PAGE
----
It’s about a month from when Google made changes to the desktop SERPs that saw the right-hand rail text ads removed entirely while there was an increase in the number of text ads above the organic results from three to four. However, the impact of this change has not reflected in any significant shifts in CPCs and traffic. It is still early to see the effect of this change. However, advertisers are expected to get more aggressive to the shifts in the SERP.
First-page minimum bids are increasing
The change in results was being monitored for some time and it was confirmed that indeed first page minimum bids have increased significantly since the removal of right-hand rail text ads. The way it looks, most increases that have been recorded in 2016 were due to the desktop SERP changes and not seasonal increases.
At the moment, Google has not updated the minimum bid estimates in light of the new auction limits which could be the reason there haven’t been any real change in competition since the current updates were implemented. Advertisers could be upping bids to compensate for those that fell off from the first page of results. For Google, it is easy to make these bid adjustments to keep pushing the keywords bids to the minimum on the first page. Therefore, the steady increase in the text ads on the first-page minimum bids is all about competition.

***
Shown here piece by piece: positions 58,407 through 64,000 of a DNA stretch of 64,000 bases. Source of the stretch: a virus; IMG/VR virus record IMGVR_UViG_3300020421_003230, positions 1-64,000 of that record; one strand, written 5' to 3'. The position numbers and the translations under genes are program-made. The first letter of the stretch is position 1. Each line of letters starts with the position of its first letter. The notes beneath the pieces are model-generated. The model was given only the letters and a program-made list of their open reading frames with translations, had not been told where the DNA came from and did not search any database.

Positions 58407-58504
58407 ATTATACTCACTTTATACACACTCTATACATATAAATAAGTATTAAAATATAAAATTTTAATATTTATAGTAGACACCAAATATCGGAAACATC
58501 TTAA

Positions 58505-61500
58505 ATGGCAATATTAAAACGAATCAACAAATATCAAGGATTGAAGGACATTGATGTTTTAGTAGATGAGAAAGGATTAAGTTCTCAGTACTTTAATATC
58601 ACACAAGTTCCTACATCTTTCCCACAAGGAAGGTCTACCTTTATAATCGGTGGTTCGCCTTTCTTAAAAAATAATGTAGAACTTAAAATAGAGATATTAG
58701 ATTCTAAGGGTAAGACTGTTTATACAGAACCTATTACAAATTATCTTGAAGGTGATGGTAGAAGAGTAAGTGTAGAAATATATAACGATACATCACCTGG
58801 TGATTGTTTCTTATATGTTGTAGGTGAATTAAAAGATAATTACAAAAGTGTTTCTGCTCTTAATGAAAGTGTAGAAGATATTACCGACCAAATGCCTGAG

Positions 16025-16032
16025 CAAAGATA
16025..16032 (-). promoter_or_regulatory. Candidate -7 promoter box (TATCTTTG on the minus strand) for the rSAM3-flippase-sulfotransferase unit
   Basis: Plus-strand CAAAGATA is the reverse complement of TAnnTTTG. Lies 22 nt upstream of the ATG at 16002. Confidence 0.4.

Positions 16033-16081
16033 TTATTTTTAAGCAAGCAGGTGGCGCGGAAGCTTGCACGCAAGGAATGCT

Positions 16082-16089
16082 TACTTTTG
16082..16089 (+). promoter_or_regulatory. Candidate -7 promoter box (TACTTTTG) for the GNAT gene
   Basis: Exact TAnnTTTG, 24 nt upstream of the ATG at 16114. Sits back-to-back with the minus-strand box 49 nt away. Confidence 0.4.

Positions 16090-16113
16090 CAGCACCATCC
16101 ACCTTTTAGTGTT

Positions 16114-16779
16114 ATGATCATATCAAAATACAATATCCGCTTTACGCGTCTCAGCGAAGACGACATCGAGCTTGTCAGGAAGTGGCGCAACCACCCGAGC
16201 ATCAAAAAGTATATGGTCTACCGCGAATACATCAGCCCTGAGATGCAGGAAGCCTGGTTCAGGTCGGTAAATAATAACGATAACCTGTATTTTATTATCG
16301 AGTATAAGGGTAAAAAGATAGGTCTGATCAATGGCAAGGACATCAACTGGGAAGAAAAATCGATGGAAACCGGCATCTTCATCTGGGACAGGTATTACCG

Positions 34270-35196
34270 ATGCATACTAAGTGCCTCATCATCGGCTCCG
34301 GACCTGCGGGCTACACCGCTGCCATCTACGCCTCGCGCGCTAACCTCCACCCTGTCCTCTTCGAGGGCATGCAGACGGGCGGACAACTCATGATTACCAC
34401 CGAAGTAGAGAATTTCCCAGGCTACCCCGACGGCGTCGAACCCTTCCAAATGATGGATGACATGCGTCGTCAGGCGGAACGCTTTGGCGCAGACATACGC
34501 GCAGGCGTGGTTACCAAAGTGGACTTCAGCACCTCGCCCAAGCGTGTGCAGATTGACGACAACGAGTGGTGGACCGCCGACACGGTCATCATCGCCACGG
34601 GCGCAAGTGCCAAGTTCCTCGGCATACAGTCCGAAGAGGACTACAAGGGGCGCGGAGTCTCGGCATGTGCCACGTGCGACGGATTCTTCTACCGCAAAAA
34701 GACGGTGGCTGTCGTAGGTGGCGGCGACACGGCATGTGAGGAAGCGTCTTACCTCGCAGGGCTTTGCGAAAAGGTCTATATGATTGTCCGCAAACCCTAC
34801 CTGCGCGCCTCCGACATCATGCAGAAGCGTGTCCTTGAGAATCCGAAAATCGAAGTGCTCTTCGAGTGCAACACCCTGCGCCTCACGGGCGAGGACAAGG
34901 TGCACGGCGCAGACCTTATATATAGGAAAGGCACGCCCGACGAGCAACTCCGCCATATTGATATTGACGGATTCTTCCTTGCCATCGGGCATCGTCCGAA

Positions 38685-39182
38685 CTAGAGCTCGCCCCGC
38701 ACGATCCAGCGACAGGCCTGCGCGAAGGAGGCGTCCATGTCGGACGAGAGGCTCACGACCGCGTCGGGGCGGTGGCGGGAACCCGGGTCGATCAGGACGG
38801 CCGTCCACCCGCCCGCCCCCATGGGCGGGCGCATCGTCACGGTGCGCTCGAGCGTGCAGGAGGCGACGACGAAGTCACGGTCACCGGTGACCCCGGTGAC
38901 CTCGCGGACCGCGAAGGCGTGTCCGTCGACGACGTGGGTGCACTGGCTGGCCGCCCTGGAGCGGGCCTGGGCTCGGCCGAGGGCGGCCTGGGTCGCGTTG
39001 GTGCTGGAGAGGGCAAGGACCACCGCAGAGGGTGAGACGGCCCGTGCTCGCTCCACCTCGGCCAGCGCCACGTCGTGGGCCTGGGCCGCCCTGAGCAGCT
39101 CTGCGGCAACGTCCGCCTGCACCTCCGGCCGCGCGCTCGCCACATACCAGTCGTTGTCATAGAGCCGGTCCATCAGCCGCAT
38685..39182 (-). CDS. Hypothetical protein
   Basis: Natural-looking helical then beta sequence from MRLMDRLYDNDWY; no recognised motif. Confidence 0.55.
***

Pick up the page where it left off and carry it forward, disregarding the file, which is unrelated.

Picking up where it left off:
It is important to know that some advertisers will spend more money to keep their sites on the first page all the time. If they do that, bids will likely reach a plateau point where advertisers will reach the highest point they are willing to pay for their traffic.
Top-of-page minimum bids are increasing too
The top-of-page minimum bids have recorded a sharp decline after Google made the ad changes. Many researchers believe the reason is because there are more ad slots at the top of the page. However, it appears it has recently started climbing again at the beginning of March.
Several factors are against CPC increases.
One of them is the Google’s changes to show ads on the top-of-page, and the first page will only affect some clicks. These ad ranks are only translating to minimum CPCs required to enable the advertisers stay in the first page and to get to the top-of-page. However, all other ad rank requirements are still implemented to ensure the user gets quality ads.
The second factor is that bottom ads, against many researchers’ expectations are doing much better. In fact, bottom ads according to Google.com non-brand text ad traffic by location, bottom ad click represented 10 percent of the share to ̴ 20 percent compared to top ad click 10 percent points to ̴ 80 percent.
The changes made by Google have not had a significant impact on the CPC yet. However, the top-of-page and first-page bid minimums is an indication of the ongoing effect of the Google’s updates. More evidence will be visible in the weeks to come.